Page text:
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New York City’s other major housing crisis

Cecil Corbin-Mark and Peggy Shepard | 3/2/2017, 11:50 a.m.
New York City is currently in an affordable housing crisis, but there is another housing crisis that does not regularly ...
Asthma inhaler

New York City is currently in an affordable housing crisis, but there is another housing crisis that does not regularly make headlines. Asthma affects more than 1 million New Yorkers, and poor housing exacerbates the problem. And like the affordability crisis, the crisis of poorly maintained housing also includes a metaphorical tale of two cities.

The good news is that there is a bill in the City Council, the Asthma Free Homes Bill (Intro 385-A), that would allow Speaker Melissa Mark-Viverito, the other members of the City Council and Mayor Bill de Blasio to protect 1 million vulnerable New Yorkers from housing filled with mold and other triggers for respiratory illnesses. The bad news is that the bill was introduced in 2014 and has not moved since its introduction.

Studies conducted by researchers at Columbia University, Mt. Sinai and other leading public health institutions dating back almost two decades established that poor housing conditions are associated with a wide range of health conditions, including respiratory infections, asthma, lead poisoning and poor mental health. However, many New Yorkers don’t need these studies as proof that the conditions they live in are not healthy. They can describe the mold and other triggers in their apartments that are making them sick, or the countless times they have rushed to an emergency room with a breathless child, or the many times they have had to reach for an inhaler or pump while in their homes. These New Yorkers are suffering in silence with asthma, other respiratory illnesses and various health issues that are exacerbated by mold, leaks and rodent infestation, while the Asthma Free Homes Bill (Intro 385-A) sits in committee and gets hacked apart by the NYC Department of Housing Preservation and Development. Just ask WE ACT for Environmental Justice member Michelle Holmes, who lives in Central Harlem and was diagnosed with neuropathy after 18 years of living in a mold-infested apartment.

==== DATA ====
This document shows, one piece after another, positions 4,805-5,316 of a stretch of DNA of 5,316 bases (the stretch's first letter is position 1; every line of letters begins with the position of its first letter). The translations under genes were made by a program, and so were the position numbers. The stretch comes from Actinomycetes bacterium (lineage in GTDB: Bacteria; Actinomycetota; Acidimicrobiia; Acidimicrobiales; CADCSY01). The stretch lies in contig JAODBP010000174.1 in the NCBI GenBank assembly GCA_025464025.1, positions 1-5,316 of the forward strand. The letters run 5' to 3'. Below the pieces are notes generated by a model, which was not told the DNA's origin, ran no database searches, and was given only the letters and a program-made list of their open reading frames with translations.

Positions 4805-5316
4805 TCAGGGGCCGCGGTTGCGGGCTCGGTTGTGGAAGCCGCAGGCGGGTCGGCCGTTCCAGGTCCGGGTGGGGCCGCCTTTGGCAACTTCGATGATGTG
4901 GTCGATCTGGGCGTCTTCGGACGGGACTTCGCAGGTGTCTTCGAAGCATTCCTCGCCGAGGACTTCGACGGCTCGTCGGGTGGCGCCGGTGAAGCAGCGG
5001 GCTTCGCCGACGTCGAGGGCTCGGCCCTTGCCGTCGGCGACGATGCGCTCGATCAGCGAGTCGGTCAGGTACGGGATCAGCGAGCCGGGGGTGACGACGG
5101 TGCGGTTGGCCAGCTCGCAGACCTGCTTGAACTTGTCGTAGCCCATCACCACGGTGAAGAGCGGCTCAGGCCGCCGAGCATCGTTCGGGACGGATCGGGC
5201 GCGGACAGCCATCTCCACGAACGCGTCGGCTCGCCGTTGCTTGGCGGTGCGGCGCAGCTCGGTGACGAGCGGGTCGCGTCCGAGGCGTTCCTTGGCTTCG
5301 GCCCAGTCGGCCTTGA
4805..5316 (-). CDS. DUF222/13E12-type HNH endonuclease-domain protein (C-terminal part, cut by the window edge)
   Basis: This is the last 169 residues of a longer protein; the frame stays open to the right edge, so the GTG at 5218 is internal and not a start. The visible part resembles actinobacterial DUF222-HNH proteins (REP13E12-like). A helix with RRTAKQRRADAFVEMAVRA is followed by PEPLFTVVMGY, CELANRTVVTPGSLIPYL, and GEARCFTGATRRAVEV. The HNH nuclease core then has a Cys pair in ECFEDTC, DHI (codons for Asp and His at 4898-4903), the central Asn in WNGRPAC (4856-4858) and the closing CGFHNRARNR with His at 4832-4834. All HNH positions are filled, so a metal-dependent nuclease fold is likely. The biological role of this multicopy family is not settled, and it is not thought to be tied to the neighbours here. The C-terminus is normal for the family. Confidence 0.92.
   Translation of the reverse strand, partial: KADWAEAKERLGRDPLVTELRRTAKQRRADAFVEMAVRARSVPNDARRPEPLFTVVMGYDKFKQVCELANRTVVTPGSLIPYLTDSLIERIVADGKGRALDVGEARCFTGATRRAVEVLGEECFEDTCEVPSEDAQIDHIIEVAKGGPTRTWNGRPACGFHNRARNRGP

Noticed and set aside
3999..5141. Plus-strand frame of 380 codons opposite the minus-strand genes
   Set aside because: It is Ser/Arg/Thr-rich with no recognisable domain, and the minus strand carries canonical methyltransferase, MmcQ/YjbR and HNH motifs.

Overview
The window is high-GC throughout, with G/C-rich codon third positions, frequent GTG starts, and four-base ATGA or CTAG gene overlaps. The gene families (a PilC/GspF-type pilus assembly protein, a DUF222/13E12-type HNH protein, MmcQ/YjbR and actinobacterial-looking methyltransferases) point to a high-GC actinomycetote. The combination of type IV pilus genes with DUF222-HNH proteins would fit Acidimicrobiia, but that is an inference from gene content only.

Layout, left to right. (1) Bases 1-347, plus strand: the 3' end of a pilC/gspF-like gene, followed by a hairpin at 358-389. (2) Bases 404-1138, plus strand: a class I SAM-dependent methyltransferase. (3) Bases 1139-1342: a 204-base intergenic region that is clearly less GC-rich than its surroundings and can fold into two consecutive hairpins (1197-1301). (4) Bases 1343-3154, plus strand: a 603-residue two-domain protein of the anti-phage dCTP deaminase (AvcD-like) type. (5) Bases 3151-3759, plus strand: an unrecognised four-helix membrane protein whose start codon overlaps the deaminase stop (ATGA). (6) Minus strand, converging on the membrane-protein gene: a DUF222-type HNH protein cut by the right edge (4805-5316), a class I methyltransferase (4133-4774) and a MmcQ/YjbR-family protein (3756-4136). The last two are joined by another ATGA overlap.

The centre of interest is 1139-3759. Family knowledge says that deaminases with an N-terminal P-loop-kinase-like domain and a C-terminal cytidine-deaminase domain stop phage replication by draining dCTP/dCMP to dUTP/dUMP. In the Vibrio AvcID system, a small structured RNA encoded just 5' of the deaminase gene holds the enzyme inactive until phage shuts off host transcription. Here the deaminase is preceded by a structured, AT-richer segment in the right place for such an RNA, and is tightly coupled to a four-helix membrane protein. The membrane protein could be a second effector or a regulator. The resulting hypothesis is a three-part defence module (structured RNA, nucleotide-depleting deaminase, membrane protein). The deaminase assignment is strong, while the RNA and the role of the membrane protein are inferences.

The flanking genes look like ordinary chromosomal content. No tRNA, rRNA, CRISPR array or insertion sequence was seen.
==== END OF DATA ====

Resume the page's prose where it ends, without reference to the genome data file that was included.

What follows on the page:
The Asthma Free Homes Bill (Intro 385-A) was introduced by Councilmember Rosie Mendez, Richie Torres and Corey Johnson, and supported by the citywide Coalition for Asthma Free Housing. The bill is meant to establish a consistent protocol for addressing indoor allergen hazards (mold, pest infestation, etc.) in rental units and demands accountability from landlords by establishing clear timelines for eliminating the hazards. Additionally, it calls for technical education for landlords and creates a public awareness campaign. If passed, this bill would place the burden of responsibility on a landlord to determine which units in his/her building have tenants with diagnosed respiratory illnesses and investigate any complaints of mold and other allergens, and seek resolution of those hazards by a certain date. The bill would also require the landlord to provide a notice to all tenants who sign a lease that informs them of their rights, as well as a pamphlet developed by the NYC Department of Health and Mental Hygiene explaining how to identify indoor allergen hazards and the proper protocols to follow for their correction.

The health of all New Yorkers should be a top priority of the City Council and the mayor, especially given the threats to the Affordable Care Act posed by our new president and the Republican-controlled U.S Congress. Neighborhoods such as East Harlem, Flatbush, the Lower East Side, Bushwick and the South Bronx—already burdened with greater rates of disease, limited access to health care and other health disparities—are also the places with the worst housing conditions. These neighborhoods, and many more, need Intro 385-A passed and signed into law so the tale of two cities ends. Currently, 45 members of the City Council have signed on to support the Asthma Free Homes Bill. Surely getting this bill passed and signed cannot be too difficult for the most progressive speaker, City Council and mayor in the country, especially in an election year.